This would be the person who had agreed that because of her lack of deposit and general uncertainty about life, the universe and tram times she would give me a definite 4 weeks notice of her plans to vacate or pay the difference. The one who had organised her entire life here (including a fall-back career and alternative Friday job) in advance from the other side of the world before arriving. The one who had never lifted a finger to do any cleaning and kept her own store of toilet paper in her room, since it seems that short lets do not dust or have a communal attitude to personal hygiene products (although other people's DVDs are another matter). The one who left only three days before next month's rent was due, which would make it a three days rent-but-no-tenant-bonus. Ice creams are on me.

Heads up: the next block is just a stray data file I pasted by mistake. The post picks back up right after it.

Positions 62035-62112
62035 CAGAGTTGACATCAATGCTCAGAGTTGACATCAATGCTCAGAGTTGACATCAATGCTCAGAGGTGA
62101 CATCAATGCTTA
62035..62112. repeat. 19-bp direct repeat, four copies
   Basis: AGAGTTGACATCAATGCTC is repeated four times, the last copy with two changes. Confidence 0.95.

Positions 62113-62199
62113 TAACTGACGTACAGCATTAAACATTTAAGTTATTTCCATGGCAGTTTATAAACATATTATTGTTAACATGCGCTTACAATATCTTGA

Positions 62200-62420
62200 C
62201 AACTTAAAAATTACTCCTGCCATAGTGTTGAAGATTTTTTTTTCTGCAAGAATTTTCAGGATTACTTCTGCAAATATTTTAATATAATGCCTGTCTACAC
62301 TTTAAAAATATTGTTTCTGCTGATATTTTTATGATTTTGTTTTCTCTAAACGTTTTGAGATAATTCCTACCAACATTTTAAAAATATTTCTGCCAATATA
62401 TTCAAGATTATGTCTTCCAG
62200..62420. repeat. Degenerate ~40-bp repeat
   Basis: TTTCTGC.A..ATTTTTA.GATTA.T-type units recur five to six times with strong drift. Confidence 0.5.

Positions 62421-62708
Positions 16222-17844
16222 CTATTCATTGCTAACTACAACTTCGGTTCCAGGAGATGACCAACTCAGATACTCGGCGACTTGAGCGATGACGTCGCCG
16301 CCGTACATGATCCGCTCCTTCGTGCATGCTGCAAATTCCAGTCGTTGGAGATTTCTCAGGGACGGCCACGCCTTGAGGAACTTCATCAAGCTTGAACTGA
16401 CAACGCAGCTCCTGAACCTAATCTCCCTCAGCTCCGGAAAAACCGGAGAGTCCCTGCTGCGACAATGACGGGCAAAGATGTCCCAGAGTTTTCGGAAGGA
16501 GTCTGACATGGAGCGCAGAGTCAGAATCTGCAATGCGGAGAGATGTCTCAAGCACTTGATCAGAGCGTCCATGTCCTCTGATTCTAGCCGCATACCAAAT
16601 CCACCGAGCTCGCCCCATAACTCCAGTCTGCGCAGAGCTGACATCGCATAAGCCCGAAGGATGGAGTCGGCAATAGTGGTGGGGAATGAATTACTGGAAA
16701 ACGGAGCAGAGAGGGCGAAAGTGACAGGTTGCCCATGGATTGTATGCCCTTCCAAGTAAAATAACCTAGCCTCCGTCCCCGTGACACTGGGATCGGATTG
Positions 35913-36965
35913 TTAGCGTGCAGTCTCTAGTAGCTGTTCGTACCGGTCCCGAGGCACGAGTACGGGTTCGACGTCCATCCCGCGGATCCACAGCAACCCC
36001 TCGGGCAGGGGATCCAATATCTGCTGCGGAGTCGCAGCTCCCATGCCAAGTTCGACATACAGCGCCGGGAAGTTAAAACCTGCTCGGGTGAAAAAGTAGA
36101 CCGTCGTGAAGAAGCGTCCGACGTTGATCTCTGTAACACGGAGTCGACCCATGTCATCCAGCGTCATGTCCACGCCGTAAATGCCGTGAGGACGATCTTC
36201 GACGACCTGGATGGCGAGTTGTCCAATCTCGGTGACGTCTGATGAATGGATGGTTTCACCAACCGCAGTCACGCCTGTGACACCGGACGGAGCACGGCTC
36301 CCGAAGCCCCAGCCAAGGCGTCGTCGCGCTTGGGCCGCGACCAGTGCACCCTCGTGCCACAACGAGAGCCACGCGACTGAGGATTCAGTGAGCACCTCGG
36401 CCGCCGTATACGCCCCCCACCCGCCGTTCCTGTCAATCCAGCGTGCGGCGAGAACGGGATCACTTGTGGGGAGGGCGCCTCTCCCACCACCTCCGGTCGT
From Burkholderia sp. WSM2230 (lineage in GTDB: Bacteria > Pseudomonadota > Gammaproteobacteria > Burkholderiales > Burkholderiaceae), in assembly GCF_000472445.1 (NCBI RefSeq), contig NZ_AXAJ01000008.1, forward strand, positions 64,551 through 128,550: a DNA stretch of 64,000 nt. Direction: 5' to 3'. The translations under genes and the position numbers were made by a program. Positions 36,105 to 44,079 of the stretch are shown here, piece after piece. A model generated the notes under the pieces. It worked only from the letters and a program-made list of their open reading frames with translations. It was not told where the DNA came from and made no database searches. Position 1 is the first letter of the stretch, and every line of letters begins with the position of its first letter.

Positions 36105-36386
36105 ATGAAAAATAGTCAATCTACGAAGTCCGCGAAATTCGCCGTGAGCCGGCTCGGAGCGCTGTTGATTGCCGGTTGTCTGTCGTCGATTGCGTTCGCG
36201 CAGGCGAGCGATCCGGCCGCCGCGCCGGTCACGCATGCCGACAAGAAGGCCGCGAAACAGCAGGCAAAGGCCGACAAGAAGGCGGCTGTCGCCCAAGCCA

A few weeks later, no sign of the keys in the post, but a further message, "My friends are coming to stay in Hotel XYZ for the weekend. Please take the things I left behind around to their hotel for me so they can bring them back for me. Don't bother about the food or anything, just the clothes, shoes and bags."

These would be the clothes that had been left in dirty piles on the floor (now laundered) or mildewing gently in the washing machine on my return. With shoes and everything, the enormous canvas holdall allocated to the task weighed about 20 kilos (44 lbs.) and would have required a taxi to deliver.

Gentle readers, I said no.

Today falls on the last day of the weekend of the visitation and I have not taken the items around. The weather is bad, the taxi drivers are angry, the hotel has steps. Twenty navy-blue, canvas kilos of guilt are weighing on my conscience with fraying straps.